Signing Ian Desmond Is Just as Risky This Year as it Was Last Year
Chances are Ian Desmond regrets a decision or two on the business side of his MLB career. He could be in the midst of a seven-year, $107 million extension with the Washington Nationals, but instead bet on himself and paid for it dearly.
Desmond hit the open market last winter for the first time following a lackluster 2015 campaign, and finding a new home wasn’t easy. Having draft-pick compensation attached to him didn’t help, either.
It got to a point where Desmond, an All-Star shortstop in 2012, settled on a one-year, $8 million at the end of February with the Texas Rangers to play the outfield. You don’t see many shortstops having to do that in advance of their age-30 season to facilitate finding a job.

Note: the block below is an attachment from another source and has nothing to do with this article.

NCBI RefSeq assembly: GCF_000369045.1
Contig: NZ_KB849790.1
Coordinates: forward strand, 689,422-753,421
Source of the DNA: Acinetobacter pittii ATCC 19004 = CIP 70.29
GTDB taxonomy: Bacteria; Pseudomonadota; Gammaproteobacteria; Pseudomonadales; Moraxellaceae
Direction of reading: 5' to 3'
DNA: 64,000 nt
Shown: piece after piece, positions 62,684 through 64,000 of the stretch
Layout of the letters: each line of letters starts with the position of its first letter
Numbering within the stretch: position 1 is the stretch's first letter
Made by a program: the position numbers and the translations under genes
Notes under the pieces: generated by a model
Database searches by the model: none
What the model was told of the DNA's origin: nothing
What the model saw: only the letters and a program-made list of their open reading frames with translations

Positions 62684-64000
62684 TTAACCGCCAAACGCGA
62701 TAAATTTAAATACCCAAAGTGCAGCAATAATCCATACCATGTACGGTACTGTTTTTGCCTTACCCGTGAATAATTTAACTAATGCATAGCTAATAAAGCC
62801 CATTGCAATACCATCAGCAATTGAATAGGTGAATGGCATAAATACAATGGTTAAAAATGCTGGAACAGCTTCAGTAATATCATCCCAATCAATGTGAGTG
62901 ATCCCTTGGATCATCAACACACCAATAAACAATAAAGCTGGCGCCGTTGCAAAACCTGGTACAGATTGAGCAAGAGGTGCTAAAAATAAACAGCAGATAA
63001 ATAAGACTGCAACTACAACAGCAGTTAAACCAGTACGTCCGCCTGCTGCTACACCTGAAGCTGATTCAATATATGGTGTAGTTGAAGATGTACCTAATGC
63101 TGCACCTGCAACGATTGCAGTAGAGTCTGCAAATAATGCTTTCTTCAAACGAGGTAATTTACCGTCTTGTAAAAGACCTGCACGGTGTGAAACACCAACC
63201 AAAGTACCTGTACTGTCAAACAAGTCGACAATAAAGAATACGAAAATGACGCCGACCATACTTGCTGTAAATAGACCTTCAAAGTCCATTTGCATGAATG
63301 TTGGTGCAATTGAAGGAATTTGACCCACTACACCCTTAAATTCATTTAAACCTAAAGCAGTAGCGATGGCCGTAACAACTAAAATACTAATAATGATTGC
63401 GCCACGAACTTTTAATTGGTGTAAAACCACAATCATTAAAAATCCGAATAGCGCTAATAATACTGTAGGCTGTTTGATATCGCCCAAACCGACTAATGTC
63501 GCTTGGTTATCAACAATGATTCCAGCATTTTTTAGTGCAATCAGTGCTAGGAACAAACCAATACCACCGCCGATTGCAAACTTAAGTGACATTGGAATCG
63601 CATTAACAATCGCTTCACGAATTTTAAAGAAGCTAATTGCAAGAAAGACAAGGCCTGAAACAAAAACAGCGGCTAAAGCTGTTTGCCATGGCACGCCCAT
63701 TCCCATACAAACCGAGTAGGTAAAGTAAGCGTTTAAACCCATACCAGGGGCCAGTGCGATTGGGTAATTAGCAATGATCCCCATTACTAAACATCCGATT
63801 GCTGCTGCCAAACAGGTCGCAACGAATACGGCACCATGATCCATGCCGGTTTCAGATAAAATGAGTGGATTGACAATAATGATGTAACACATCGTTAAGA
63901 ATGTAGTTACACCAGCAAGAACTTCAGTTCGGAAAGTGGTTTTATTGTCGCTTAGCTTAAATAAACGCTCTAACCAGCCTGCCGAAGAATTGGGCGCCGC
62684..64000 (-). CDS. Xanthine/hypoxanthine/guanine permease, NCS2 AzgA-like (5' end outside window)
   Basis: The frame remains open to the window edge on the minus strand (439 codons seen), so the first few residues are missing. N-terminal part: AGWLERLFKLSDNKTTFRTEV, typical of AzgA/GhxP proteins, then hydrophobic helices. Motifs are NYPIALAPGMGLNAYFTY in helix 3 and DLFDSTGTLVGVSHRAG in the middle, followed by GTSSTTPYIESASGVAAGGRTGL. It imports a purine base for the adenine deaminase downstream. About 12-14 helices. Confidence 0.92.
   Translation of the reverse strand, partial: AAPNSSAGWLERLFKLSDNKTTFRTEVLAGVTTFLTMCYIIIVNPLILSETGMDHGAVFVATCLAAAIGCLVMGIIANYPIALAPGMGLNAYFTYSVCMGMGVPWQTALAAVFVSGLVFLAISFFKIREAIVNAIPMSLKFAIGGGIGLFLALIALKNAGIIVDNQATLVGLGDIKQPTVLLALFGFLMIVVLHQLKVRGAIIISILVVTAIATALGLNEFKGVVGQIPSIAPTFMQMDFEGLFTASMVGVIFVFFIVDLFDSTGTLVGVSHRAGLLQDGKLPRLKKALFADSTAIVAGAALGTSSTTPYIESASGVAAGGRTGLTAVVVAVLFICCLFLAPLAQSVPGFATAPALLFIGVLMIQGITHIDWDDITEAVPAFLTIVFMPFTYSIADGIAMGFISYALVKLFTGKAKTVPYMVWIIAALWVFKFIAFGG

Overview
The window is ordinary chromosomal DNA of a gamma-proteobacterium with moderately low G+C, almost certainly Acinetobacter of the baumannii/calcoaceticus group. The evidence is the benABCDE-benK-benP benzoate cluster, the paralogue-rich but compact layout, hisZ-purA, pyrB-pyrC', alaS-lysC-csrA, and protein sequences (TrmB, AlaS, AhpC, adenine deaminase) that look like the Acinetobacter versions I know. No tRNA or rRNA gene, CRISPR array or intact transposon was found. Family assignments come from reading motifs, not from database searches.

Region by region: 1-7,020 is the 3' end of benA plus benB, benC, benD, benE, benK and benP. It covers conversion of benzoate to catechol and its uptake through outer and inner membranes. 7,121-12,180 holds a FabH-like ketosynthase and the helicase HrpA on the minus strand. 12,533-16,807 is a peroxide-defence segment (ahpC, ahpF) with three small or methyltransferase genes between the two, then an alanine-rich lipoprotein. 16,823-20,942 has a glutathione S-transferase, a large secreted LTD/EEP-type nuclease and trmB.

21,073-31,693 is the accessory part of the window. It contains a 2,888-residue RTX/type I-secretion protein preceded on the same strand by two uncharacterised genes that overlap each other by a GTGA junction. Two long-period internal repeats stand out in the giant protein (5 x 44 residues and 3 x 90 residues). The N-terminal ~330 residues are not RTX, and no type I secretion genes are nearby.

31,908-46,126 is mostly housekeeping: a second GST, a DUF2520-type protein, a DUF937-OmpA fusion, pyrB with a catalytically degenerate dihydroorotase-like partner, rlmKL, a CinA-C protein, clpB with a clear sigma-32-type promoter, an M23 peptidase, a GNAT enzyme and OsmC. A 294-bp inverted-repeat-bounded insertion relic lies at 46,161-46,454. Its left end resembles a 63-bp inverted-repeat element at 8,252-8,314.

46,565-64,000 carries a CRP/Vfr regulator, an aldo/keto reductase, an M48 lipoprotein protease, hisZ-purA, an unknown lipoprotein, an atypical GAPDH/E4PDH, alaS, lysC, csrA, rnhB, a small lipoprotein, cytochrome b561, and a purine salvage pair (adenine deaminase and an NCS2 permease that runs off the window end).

Unlike the first time, Desmond’s second bet on himself to rebuild value and re-enter free agency the next winter appears to have worked. He turned into the Rangers’ everyday center fielder, hitting .285/.335/.446 with 22 home runs, 21 stolen bases, 86 RBI and 107 runs scored in another All-Star campaign.